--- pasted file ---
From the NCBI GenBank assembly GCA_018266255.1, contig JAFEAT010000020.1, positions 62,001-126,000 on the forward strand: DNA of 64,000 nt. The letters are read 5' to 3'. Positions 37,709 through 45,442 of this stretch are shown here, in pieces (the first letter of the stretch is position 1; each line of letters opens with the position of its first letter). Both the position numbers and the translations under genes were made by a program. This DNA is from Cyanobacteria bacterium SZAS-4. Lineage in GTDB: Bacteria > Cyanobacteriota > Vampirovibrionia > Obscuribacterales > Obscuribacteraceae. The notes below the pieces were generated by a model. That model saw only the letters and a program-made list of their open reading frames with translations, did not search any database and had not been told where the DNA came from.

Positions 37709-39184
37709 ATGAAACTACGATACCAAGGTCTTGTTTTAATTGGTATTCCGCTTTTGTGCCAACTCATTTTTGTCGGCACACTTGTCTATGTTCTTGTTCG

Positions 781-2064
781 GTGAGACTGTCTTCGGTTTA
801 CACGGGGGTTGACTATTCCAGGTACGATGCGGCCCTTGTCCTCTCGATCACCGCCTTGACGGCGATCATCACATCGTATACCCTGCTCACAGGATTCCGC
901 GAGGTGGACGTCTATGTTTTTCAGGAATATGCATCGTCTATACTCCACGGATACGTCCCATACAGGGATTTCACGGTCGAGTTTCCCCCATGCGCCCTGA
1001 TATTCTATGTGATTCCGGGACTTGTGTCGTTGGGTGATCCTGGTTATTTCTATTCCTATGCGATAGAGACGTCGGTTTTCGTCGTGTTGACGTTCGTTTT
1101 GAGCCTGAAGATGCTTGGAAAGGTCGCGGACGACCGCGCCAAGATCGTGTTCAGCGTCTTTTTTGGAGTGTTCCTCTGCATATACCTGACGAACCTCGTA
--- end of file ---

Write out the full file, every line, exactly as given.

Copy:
From the NCBI GenBank assembly GCA_018266255.1, contig JAFEAT010000020.1, positions 62,001-126,000 on the forward strand: DNA of 64,000 nt. The letters are read 5' to 3'. Positions 37,709 through 45,442 of this stretch are shown here, in pieces (the first letter of the stretch is position 1; each line of letters opens with the position of its first letter). Both the position numbers and the translations under genes were made by a program. This DNA is from Cyanobacteria bacterium SZAS-4. Lineage in GTDB: Bacteria > Cyanobacteriota > Vampirovibrionia > Obscuribacterales > Obscuribacteraceae. The notes below the pieces were generated by a model. That model saw only the letters and a program-made list of their open reading frames with translations, did not search any database and had not been told where the DNA came from.

Positions 37709-39184
37709 ATGAAACTACGATACCAAGGTCTTGTTTTAATTGGTATTCCGCTTTTGTGCCAACTCATTTTTGTCGGCACACTTGTCTATGTTCTTGTTCG

Positions 781-2064
781 GTGAGACTGTCTTCGGTTTA
801 CACGGGGGTTGACTATTCCAGGTACGATGCGGCCCTTGTCCTCTCGATCACCGCCTTGACGGCGATCATCACATCGTATACCCTGCTCACAGGATTCCGC
901 GAGGTGGACGTCTATGTTTTTCAGGAATATGCATCGTCTATACTCCACGGATACGTCCCATACAGGGATTTCACGGTCGAGTTTCCCCCATGCGCCCTGA
1001 TATTCTATGTGATTCCGGGACTTGTGTCGTTGGGTGATCCTGGTTATTTCTATTCCTATGCGATAGAGACGTCGGTTTTCGTCGTGTTGACGTTCGTTTT
1101 GAGCCTGAAGATGCTTGGAAAGGTCGCGGACGACCGCGCCAAGATCGTGTTCAGCGTCTTTTTTGGAGTGTTCCTCTGCATATACCTGACGAACCTCGTA